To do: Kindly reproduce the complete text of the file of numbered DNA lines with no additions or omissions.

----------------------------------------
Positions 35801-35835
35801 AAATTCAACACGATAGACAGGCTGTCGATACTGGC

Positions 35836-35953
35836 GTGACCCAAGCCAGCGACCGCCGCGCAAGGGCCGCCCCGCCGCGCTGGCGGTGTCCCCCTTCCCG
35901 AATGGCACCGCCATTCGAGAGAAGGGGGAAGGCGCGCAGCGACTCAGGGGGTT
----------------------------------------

Positions 35801-35835
35801 AAATTCAACACGATAGACAGGCTGTCGATACTGGC

Positions 35836-35953
35836 GTGACCCAAGCCAGCGACCGCCGCGCAAGGGCCGCCCCGCCGCGCTGGCGGTGTCCCCCTTCCCG
35901 AATGGCACCGCCATTCGAGAGAAGGGGGAAGGCGCGCAGCGACTCAGGGGGTT